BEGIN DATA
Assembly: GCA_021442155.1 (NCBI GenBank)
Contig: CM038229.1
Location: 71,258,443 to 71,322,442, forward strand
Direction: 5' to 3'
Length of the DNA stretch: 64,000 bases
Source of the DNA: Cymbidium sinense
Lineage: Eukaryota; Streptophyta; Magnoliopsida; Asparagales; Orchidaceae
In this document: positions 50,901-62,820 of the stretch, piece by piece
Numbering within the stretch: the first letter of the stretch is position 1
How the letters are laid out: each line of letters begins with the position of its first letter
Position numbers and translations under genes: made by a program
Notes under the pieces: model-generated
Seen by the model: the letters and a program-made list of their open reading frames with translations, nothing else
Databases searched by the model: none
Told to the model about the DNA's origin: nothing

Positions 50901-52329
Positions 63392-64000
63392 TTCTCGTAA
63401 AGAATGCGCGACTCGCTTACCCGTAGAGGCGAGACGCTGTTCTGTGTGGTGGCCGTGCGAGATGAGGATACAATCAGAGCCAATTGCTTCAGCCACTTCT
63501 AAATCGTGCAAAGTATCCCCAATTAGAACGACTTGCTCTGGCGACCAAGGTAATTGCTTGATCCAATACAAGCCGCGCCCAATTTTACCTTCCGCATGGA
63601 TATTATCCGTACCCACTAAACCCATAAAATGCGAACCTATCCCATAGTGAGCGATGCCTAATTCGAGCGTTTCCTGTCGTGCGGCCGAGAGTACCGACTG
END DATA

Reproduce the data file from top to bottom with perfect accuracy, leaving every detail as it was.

Assembly: GCA_021442155.1 (NCBI GenBank)
Contig: CM038229.1
Location: 71,258,443 to 71,322,442, forward strand
Direction: 5' to 3'
Length of the DNA stretch: 64,000 bases
Source of the DNA: Cymbidium sinense
Lineage: Eukaryota; Streptophyta; Magnoliopsida; Asparagales; Orchidaceae
In this document: positions 50,901-62,820 of the stretch, piece by piece
Numbering within the stretch: the first letter of the stretch is position 1
How the letters are laid out: each line of letters begins with the position of its first letter
Position numbers and translations under genes: made by a program
Notes under the pieces: model-generated
Seen by the model: the letters and a program-made list of their open reading frames with translations, nothing else
Databases searched by the model: none
Told to the model about the DNA's origin: nothing

Positions 50901-52329
Positions 63392-64000
63392 TTCTCGTAA
63401 AGAATGCGCGACTCGCTTACCCGTAGAGGCGAGACGCTGTTCTGTGTGGTGGCCGTGCGAGATGAGGATACAATCAGAGCCAATTGCTTCAGCCACTTCT
63501 AAATCGTGCAAAGTATCCCCAATTAGAACGACTTGCTCTGGCGACCAAGGTAATTGCTTGATCCAATACAAGCCGCGCCCAATTTTACCTTCCGCATGGA
63601 TATTATCCGTACCCACTAAACCCATAAAATGCGAACCTATCCCATAGTGAGCGATGCCTAATTCGAGCGTTTCCTGTCGTGCGGCCGAGAGTACCGACTG